Root Cause Analysis

What is root cause analysis?

Root cause analysis (RCA) is a systematic process of identifying the origin of an incident.


When feeling under the weather, it’s perfectly natural to address any pain or discomfort by some sort of first aid treatment or a superficial remedy. However, if you consult a medical professional, then the approach might be a little more thorough. You might find yourself being asked a series of specific questions about your condition and might even go through some laboratory tests to get to the source of your illness.

The same is true for plant and maintenance incidents. While an immediate response is usually required, there is always value in performing a systematic analysis of possible root causes.

RCA is the process that aims to identify the cause of a particular event. In the plant setting, this event usually refers to any potential problems that will disrupt standard operations. At a very high level the usual suspects (i.e. usual causes of problems) can be categorized as:

  • technical issues affecting physical parts
  • human causes, or when an assigned individual does not perform a task correctly
  • system causes, or lapses in processes

The general process of RCA requires you to describe what happened, why and how it happened, and what steps are needed to prevent the same event from happening in the future. The process can get very complex depending on the situation. Thankfully, some common methods were developed to aid in identifying the root cause.

Common methods used in Root Cause Analysis

5 Whys

The name of the method pretty much explains the steps: Ask why and ask it again. Asking “Why?” five times usually gets to the bottom of the problem, but don’t let the name stop you from asking more times. The idea is to drill down to the details of an event until you are left with the actual root cause.

An example involving a faulty mixer subjected to 5 Whys is shown below.

Fault tree analysis

A more visual method to determine root causes is by using a fault tree diagram. A fault tree diagram starts by having the problem at the topmost block. The immediate causes preceding the problem event are listed, then they branch out to form the second layer of the diagram. Each immediate cause branches out to its own prior causes. This process is continued until the most basic events are identified, which then become your potential root causes.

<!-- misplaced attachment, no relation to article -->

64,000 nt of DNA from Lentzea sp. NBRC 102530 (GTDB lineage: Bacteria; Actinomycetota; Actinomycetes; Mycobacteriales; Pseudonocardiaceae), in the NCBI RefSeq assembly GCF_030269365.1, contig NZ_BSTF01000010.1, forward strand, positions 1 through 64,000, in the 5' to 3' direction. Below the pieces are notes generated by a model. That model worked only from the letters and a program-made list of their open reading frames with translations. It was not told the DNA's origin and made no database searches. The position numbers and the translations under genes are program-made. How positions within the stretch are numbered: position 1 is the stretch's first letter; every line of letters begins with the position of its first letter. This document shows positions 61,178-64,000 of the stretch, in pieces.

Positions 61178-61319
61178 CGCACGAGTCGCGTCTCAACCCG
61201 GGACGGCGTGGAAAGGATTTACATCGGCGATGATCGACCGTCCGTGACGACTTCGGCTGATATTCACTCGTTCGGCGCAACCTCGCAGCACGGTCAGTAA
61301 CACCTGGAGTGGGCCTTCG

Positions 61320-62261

The same mixer can resemble the following fault tree diagram:

Fishbone diagram (aka Ishikawa diagram)

Another visual method to identify root causes is by using a fishbone diagram (also known as an Ishikawa diagram, named after its creator Kaoru Ishikawa). It starts by specifying the problem on the rightmost part of the diagram. The factors contributing to the main problem are then listed as categories. Specific causes under each category are then listed down to identify the source of the problem.

As a general guide, the following categories are used as starting points:

  • Environmental
  • People
  • Equipment/material
  • Procedures

Applying these basing categories as a starting point, the mixer problem can be translated into a fishbone diagram.

Implementing Root Cause Analysis

While RCA methods are very common and well-known to the maintenance community, there can be challenges to making RCA thrive.

The first step to mastering this process is knowing the methods that are available to conduct RCAs. The next steps are setting the proper mindset and improving the quality of execution to drive the initiative toward success.

Keep in mind the importance of collecting data accurately and involving the correct groups to analyze that data. To implement RCA effectively, it should be a repeatable process that is collaboratively executed by the group.


RCA is a powerful process that enables the organization to identify the source of a problem. Performing RCA processes effectively can significantly improve a plant’s performance by implementing correct solutions that last.